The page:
Search for famous Scottish mural artist narrowed to Gravesend man
PUBLISHED: 09:59 14 April 2011
» Months of appeals and searching have traced the creator of a huge World War II mystery mural in Orkney to north Kent.
Painted on the walls of mess halls of the gun battery charged with protecting the British fleet during World War II, the mural has been a source of speculation for years.
When a huge restoration project began last year, the search to discover the mural’s maker, signed AR Woods, was reignited. With the help of Scottish radio, the internet, and art experts it has converged on an amateur artist and Port of London authority worker, Albert John Rycraft Woods, from Gravesend.
Project leader Julian Branscombe said: “This is probably the most important coastal gun battery in Britain and the wooden halls here are the last remaining examples in the UK. This mural is part of local folklore, but no one has been able to track down the identity of AR Woods. Now we think we have him, but we need help to confirm it.”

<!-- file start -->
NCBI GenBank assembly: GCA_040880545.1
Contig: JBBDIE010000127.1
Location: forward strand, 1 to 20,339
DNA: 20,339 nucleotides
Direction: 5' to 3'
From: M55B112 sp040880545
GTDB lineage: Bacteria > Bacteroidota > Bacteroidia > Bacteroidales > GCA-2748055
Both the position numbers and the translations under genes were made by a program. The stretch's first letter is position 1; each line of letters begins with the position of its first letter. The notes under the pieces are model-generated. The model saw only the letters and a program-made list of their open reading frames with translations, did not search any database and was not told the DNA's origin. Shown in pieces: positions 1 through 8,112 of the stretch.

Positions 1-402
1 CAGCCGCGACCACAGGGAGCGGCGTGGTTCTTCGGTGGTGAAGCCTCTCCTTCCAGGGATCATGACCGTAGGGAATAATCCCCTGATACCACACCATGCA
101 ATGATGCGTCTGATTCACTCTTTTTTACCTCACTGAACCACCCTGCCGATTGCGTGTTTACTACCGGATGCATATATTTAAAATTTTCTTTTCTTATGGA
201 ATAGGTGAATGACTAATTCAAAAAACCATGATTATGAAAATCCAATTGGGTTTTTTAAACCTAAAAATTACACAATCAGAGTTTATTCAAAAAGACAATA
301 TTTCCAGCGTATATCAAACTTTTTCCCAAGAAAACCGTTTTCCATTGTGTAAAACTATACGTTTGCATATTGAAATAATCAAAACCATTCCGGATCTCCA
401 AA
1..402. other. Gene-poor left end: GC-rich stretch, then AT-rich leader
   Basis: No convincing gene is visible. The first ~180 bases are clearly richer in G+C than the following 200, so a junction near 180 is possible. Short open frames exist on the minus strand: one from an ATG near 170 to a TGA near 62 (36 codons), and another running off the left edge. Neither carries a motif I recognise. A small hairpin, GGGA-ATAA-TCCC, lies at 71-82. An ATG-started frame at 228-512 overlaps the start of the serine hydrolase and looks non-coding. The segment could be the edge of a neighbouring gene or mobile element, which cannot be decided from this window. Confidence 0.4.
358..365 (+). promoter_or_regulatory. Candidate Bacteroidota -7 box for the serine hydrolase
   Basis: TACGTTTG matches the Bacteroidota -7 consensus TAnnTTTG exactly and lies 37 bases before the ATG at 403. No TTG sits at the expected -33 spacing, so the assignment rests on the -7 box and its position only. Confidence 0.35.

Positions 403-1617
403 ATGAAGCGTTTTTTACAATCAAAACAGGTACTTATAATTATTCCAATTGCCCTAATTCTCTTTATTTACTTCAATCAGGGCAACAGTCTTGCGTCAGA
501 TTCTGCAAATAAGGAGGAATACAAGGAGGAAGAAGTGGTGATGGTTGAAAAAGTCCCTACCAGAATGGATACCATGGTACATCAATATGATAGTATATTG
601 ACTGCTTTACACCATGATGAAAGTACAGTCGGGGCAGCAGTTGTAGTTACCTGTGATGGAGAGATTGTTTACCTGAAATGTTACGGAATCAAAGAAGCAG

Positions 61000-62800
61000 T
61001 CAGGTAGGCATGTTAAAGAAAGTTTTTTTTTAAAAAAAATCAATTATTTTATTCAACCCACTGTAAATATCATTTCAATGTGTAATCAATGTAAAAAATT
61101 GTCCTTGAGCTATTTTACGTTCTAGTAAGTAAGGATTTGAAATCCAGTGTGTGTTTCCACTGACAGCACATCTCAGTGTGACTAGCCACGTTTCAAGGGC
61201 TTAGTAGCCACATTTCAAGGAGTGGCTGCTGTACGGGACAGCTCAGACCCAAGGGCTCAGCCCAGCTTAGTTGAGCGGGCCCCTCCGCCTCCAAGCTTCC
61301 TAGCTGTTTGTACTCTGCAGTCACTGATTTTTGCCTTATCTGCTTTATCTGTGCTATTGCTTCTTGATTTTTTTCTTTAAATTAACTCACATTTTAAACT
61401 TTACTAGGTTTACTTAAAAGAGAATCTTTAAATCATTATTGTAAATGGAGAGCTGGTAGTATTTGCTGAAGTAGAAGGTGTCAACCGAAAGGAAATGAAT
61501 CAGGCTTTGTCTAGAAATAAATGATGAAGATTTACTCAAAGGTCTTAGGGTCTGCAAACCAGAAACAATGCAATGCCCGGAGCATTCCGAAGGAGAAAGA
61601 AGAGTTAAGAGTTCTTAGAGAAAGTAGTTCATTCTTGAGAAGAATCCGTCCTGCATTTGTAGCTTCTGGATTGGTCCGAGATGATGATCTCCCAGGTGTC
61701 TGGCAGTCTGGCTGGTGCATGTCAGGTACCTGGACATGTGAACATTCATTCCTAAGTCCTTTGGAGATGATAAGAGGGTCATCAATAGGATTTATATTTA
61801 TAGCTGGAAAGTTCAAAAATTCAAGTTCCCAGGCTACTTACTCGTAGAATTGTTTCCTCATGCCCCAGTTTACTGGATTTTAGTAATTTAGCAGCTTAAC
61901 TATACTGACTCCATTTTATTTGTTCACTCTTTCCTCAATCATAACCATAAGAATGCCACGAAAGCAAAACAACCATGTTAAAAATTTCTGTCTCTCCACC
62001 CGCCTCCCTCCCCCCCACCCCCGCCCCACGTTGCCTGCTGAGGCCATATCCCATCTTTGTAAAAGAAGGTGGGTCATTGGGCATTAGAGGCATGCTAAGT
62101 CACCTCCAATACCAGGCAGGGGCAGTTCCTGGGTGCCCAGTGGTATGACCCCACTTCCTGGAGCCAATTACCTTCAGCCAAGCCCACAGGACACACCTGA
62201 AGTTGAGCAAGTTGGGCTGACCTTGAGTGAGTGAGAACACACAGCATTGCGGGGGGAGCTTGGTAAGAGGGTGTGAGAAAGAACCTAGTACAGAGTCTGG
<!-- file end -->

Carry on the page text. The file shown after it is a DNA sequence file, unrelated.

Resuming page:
Painted on three walls of the mess, it covers 100 square metres and depicts an idyllic English countryside, including oast houses and thatched cottages.
Since the association with Gravesend, art experts and historians have noted a similarity between the church spire in the painting and St George’s Church, Gravesend.
Albert John Rycraft Woods was born in Gravesend in 1877, served as a machine gun trainer in WWI and is the subject of a short biography written in the 1940s about work with the PLA.
Anyone with information about him and his connections with Orkney should email Julian.Branscombe@orkney.gov.uk or call 01856 873535. Please also call The Reporter on 020 8269 7011.
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